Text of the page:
Organic food has to be GMO-free, as ordered by the USDA, but non-GMO products don’t necessarily have to be organic. Organic foods are grown with a high regard to not deplete and ruin the soil, without any synthetic pesticides and fertilizers, and without administering any growth hormones. In case of meat and dairy, it means that the animal was kept in safe and hygienic conditions, was not fed hormones, and was taken care of properly. Organic foods take a lot into account before being branded as such.
The Non-GMO Project’s label, however, only means that the product has gone through the project’s lengthy verification process, where they’ve ascertained that the product contains less than 0.9% of genetically modified ingredients, and that high-risk ingredients are properly regulated. Organic products are generally more expensive than non-GMO branded foods too, because of the variety of issues that they take into account.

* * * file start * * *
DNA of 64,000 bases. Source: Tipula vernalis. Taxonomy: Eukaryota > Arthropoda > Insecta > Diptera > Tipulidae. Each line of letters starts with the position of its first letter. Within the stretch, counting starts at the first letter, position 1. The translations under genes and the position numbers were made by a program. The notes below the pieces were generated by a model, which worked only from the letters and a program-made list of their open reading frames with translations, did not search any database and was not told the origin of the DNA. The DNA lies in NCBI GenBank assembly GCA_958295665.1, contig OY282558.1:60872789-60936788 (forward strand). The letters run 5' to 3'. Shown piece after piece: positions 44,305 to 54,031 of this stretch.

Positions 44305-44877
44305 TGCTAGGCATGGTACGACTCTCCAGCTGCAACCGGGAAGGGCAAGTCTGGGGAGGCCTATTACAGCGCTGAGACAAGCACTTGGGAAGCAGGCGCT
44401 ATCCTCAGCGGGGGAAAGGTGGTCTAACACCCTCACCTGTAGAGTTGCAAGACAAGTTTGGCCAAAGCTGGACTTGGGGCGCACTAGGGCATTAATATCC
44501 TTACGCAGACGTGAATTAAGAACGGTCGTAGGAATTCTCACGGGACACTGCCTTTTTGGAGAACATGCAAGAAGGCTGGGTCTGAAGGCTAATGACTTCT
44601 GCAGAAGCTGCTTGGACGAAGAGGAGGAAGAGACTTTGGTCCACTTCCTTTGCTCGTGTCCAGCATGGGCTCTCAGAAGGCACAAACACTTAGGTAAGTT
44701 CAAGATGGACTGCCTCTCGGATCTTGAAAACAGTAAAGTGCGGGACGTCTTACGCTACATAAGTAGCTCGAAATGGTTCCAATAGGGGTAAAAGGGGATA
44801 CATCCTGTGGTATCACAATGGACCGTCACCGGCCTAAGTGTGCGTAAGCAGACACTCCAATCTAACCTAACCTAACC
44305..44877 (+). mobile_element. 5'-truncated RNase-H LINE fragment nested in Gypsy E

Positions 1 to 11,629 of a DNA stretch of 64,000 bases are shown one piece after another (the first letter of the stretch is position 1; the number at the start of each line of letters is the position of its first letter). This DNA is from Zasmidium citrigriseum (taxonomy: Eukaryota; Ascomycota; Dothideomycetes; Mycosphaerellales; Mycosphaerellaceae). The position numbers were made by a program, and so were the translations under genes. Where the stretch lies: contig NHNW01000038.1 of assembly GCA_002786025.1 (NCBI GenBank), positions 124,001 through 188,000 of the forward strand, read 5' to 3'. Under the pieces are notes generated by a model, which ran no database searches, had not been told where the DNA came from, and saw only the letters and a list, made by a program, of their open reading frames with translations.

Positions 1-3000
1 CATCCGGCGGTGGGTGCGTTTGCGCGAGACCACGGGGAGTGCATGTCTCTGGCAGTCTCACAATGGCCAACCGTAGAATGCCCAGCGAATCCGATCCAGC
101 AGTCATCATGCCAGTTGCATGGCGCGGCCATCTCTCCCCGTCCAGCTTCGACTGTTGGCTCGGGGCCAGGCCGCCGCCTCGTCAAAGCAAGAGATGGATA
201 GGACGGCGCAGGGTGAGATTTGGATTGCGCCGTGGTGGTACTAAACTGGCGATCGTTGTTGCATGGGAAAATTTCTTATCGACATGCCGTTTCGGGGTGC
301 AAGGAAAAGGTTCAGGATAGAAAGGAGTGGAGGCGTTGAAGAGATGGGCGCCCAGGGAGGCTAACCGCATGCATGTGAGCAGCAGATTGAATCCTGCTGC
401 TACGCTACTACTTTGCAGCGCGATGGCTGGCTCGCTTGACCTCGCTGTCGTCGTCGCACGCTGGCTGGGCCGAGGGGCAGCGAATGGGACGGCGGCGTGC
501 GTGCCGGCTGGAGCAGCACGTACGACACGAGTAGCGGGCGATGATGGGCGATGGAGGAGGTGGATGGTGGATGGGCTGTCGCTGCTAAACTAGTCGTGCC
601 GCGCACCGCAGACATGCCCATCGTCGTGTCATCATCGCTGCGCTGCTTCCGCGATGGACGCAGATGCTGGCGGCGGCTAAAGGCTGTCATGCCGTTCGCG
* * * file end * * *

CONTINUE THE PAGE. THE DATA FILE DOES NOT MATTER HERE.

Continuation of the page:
As to whether organic foods are more nutritious or non-GMO, scientists have reached mixed conclusions and are torn between which one is healthier. Both offer about much the same nutritional benefits and should be adopted by people who are looking to live healthier lives and reduce their carbon footprint.
How Can I Avoid GMO Products?
Since much of the commonly available foods in grocery stores and superstores are GMOs, how do you even begin your journey of non-GMO foods? It is difficult to find non-GMO alternatives to regular ingredients used in our foods, not to mention they’re more expensive too. But switch you must; your body will thank you later.